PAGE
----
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On Wednesday, youth and teens from around the country will tune in to World Without Exploitation’s third annual Youth Summit on sexual exploitation and human trafficking. The summit, usually held in Brooklyn, will be conducted virtually in a webinar format for the first time ever, widening its participant-base and bringing its message to the national stage.

But for native Islander and activist Kaela Vecchia-Zeitz, who has been actively involved in planning the event, the focus is here on the Island.

The two-day webinar — July 15 and July 22 — is open to high school and college-aged students, free of charge. The event has been planned in large part by students and youth activists.

Ms. Vecchia-Zeitz, a recent graduate of NYU, has been hard at work planning the event for quite some time. She and her sub-committee have focused on collecting and distributing reading material for participants as well as developing action toolkits for students to implement when they return to their high school and college campuses.

But the youth summit is only the most recent chapter in Ms. Vecchia-Zeitz’s advocacy work. In high school, she worked at CONNECT to End Violence, a division of Martha’s Vineyard Community Services which includes domestic and sexual violence counseling and advocacy work. While attending NYU, she interned at Sanctuary for Families, a gender violence support and advocacy nonprofit.

It was there that her passion for the work came into sharper focus.

“Before I started working at Sanctuary for Families, I definitely held a lot of myths and stereotypes about the sex trade, even though I did domestic violence work on the Island,” she said. “[Exploitation] definitely occurs here, but it’s just not talked about.”

The summit’s new virtual format will give Ms. Vecchia-Zeitz the chance to bring the conversation home to the Vineyard. With the help of Alexi Ashe Meyers and Rebecca Dince Zipkin—human trafficking lawyers and longtime Vineyard summer residents—Ms. Vecchia-Zeitz is hoping to educate the Island youth community on the dangers of the commercial sex trade.

“I think there’s this idea here that everyone lives this beautiful life because we live in such a beautiful place, [but] there still is a need for people to get resources and be educated, especially in small towns where there’s so much stigma around survivors,” said Ms. Vecchia-Zeitz.

For both Ms. Meyers and Ms. Zipkin, bringing the summit’s message to the Island was a priority. The two women have been actively engaged in initiating conversations about human trafficking on the Vineyard since 2017, when they brought the documentary I am Jane Doe about the sex trafficking industry to the Island as part of the Film Center’s Documentary Week.

“So many people with disposable income and wealth come here in the summer, but it’s important to think about the issue,” said Ms. Zipkin. “[Exploitation] is likely going on in Martha’s Vineyard, just like it’s going on everywhere in the world. No place is immune to these realities.”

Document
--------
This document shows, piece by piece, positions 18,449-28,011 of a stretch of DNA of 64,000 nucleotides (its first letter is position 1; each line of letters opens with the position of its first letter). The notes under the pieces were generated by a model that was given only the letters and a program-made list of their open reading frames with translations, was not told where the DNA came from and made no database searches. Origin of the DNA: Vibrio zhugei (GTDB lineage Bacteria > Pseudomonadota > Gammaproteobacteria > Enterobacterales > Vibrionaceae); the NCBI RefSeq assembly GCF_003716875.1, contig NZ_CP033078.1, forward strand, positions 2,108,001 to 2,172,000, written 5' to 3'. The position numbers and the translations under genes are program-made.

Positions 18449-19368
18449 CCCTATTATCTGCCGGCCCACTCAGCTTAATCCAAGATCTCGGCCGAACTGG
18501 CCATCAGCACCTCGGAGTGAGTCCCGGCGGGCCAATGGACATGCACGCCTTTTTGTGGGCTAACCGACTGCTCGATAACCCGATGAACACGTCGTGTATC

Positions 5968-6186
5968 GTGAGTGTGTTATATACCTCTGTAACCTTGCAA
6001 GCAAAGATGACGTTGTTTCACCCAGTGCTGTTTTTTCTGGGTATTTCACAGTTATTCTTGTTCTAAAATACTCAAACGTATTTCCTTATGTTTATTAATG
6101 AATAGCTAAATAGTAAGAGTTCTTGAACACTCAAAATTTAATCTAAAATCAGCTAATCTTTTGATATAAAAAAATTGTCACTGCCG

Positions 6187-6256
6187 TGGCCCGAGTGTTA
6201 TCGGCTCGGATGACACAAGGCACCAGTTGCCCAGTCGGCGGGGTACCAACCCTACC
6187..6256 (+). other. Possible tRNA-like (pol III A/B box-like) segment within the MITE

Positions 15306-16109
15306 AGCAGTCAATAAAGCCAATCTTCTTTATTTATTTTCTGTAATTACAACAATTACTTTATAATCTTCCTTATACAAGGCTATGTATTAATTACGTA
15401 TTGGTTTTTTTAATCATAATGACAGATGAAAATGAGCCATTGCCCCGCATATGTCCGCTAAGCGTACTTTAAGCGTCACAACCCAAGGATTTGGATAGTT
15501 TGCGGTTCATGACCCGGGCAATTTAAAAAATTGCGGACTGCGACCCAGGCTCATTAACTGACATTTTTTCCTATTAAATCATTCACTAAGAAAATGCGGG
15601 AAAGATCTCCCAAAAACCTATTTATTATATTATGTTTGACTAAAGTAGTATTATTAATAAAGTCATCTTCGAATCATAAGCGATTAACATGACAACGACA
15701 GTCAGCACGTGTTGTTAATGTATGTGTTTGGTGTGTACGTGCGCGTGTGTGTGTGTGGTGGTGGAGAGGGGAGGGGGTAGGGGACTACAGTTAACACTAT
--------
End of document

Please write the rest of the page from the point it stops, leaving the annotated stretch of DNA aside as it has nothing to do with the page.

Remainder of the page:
The summit will feature speakers from every corner of the field—from activists and lawyers to survivors. The talks will cover current topics from the dangers of sugar-dating to the influence of pornography on the sex trade.

This year, the program will also place special emphasis on issue of intersectionality, paying close attention to the ways that discrimination play a role in sexual exploitation.

“The sex trade thrives off of classism and racism and sexism,” explained Ms. Vecchia-Zeitz. “It wouldn’t really survive if it wasn’t for those oppressions and you can’t talk about one without all the others.”

In light of the recent surge in youth activism across the country, summit organizers are optimistic that the programming will reach a large audience and inspire change.

“This is an area that really does affect youth,” said Ms. Meyers. “It’s really important to do this kind of work with young people and to nip any misconceptions [about the sex trade] before they become ingrained.”

World Without Exploitation will also host other services, like weekly webinars, to keep participants engaged after the event concludes.

For her part, Ms. Vecchia-Zeitz hopes that the summit will broaden the conversation, demystifying issues of sexual exploitation and adding nuance to the narratives surrounding sex work she has encountered on college campuses.

Thinking of her hometown, she especially hopes to reach a wide range of youth.

“There still are so many youth on the Island that are at risk to exploitation and I just think that they should have those messages when they move off the Island,” she said.

For more information and to register for the youth summit, visit worldwithoutexploitation.org.




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